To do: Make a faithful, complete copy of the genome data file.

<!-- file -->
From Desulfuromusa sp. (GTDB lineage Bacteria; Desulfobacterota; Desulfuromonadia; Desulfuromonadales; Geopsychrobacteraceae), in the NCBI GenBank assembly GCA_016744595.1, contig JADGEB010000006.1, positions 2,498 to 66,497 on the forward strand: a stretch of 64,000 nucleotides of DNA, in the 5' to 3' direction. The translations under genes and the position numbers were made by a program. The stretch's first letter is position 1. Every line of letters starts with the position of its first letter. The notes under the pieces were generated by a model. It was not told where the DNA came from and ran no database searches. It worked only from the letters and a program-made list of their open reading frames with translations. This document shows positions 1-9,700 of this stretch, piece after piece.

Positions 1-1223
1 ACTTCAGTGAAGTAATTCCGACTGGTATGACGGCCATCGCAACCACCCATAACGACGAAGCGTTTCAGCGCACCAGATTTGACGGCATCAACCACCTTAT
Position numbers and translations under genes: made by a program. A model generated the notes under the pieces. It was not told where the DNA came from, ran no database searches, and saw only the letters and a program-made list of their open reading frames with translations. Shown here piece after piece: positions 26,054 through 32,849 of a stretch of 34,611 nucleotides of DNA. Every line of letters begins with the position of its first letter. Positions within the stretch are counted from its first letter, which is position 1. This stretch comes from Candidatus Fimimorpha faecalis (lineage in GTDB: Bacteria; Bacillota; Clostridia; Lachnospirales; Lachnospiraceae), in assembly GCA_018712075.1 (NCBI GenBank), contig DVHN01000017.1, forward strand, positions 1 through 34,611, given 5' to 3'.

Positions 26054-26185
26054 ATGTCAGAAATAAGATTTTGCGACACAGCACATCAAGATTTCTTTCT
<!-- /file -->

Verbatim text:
From Desulfuromusa sp. (GTDB lineage Bacteria; Desulfobacterota; Desulfuromonadia; Desulfuromonadales; Geopsychrobacteraceae), in the NCBI GenBank assembly GCA_016744595.1, contig JADGEB010000006.1, positions 2,498 to 66,497 on the forward strand: a stretch of 64,000 nucleotides of DNA, in the 5' to 3' direction. The translations under genes and the position numbers were made by a program. The stretch's first letter is position 1. Every line of letters starts with the position of its first letter. The notes under the pieces were generated by a model. It was not told where the DNA came from and ran no database searches. It worked only from the letters and a program-made list of their open reading frames with translations. This document shows positions 1-9,700 of this stretch, piece after piece.

Positions 1-1223
1 ACTTCAGTGAAGTAATTCCGACTGGTATGACGGCCATCGCAACCACCCATAACGACGAAGCGTTTCAGCGCACCAGATTTGACGGCATCAACCACCTTAT
Position numbers and translations under genes: made by a program. A model generated the notes under the pieces. It was not told where the DNA came from, ran no database searches, and saw only the letters and a program-made list of their open reading frames with translations. Shown here piece after piece: positions 26,054 through 32,849 of a stretch of 34,611 nucleotides of DNA. Every line of letters begins with the position of its first letter. Positions within the stretch are counted from its first letter, which is position 1. This stretch comes from Candidatus Fimimorpha faecalis (lineage in GTDB: Bacteria; Bacillota; Clostridia; Lachnospirales; Lachnospiraceae), in assembly GCA_018712075.1 (NCBI GenBank), contig DVHN01000017.1, forward strand, positions 1 through 34,611, given 5' to 3'.

Positions 26054-26185
26054 ATGTCAGAAATAAGATTTTGCGACACAGCACATCAAGATTTCTTTCT